For example, Pat VanderMeer, Alabama Power Company, gives each member coins to vote, with each coin representing a specific dollar amount. VanderMeer said, “I first saw another VAT chair use the coin idea several years ago and thought it was wonderful. It gives each member a true voice on how the allocations are distributed.”

At the beginning of December, all team chairs gather for an allocations hearing, where each chair will present their team’s findings and funding decisions to the other team chairs.

This process can take several hours due to the extreme care given by chairs to assure the allocations are shared the best way possible. After the Allocations Hearing, the final step in this process is for the United Way of Central Alabama Board to approve the committee’s recommendation.

The board game Monopoly and making a difference

Why is this process important for United Way of Central Alabama? Scott Powell provided this analogy.

“You know the United Way of Central Alabama was originally called the Birmingham Community Chest. I always thought that was interesting because when I hear community chest, I immediately think about the game of Monopoly.” According to Powell when you land on chance and you have to draw one of those orange cards, there is always that apprehension will this card be good or bad?.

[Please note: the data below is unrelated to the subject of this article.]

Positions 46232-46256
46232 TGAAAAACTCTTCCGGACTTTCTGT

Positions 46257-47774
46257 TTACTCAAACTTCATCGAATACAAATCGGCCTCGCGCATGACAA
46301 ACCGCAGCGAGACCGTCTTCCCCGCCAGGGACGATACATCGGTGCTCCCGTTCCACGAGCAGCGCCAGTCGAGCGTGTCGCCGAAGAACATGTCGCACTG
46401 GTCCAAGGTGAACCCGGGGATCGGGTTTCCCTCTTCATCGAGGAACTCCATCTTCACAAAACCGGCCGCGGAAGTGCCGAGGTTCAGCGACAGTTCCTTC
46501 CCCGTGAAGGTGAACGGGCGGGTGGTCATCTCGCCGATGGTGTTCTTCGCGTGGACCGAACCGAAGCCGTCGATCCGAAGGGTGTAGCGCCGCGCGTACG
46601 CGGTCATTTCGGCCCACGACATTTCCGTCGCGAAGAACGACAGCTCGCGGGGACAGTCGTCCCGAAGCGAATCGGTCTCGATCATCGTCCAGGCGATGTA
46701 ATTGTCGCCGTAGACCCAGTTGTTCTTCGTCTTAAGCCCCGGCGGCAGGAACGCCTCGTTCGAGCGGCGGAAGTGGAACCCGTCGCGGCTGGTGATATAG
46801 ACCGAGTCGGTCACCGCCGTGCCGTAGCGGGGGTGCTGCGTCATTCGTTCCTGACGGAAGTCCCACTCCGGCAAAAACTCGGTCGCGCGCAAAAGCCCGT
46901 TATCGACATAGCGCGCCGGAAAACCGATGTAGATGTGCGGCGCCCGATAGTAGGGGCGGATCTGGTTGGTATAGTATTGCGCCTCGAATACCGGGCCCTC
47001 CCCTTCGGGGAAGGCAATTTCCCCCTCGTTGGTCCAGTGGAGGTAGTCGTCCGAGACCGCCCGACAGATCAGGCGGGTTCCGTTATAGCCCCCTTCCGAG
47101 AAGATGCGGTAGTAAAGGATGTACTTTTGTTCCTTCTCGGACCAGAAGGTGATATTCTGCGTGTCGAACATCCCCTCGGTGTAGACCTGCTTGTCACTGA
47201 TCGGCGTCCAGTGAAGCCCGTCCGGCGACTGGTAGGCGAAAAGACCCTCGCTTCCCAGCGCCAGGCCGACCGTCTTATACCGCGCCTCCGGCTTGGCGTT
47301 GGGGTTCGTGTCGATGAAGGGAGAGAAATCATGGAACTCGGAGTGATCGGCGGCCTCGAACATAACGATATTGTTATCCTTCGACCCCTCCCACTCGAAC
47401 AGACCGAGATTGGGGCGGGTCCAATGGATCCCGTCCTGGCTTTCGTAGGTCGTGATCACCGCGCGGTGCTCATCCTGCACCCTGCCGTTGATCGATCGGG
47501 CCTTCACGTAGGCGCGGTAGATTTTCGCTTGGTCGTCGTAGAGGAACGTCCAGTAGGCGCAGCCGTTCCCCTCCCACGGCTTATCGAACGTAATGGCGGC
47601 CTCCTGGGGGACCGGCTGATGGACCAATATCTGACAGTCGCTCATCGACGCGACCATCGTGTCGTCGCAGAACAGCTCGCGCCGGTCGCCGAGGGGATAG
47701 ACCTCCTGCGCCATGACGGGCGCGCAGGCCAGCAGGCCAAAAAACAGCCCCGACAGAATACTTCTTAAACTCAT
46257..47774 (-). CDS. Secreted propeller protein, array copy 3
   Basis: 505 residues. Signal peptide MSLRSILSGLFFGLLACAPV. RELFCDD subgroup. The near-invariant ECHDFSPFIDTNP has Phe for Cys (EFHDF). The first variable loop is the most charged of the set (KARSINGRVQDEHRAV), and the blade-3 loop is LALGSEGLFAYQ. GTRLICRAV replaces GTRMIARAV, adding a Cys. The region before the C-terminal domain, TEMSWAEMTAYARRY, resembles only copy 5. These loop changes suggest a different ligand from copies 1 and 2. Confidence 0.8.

“What United Way’s VAT process does, is read every chance card you can take, remove all of the bad cards, so when you make your gift, you are not taking a chance, you are giving a chance to others. That is the beauty of what United Way of Central Alabama is about. When you invest your dollars into United Way, you know without a shadow of doubt, that your charitable dollars will make a difference. “

Join the campaign. Join VAT

VAT tours Oasis Counseling for Women and Children in Birmingham

You still may wonder what you will personally get out of joining a Visiting Allocations Team.

Previous members have said, “Participating as a VAT member is a great way for me to give back to my community.”

Many VAT members return year after year, because of this positive the experience. For those volunteers who are also United Way donors, it is a chance to experience how their money is invested in making a better community.. VAT members can also become true advocates after gaining tons of knowledge and exposure to United Way of Central Alabama and its partners.

To hear more testimonials about this unique volunteer experience visit the Visiting Allocation Team webpage at:


Registration for the 2019 process will open next year in early April.

Sponsored by:

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Pat Byington
Longtime conservationist. Former Executive Director at the Alabama Environmental Council and Wild South. Publisher of the Bama Environmental News for more than 18 years. Career highlights include playing an active role in the creation of Alabama's Forever Wild program, Little River Canyon National Preserve, Dugger Mountain Wilderness, preservation of special places throughout the East through the Wilderness Society and the strengthening (making more stringent) the state of Alabama's cancer risk and mercury standards.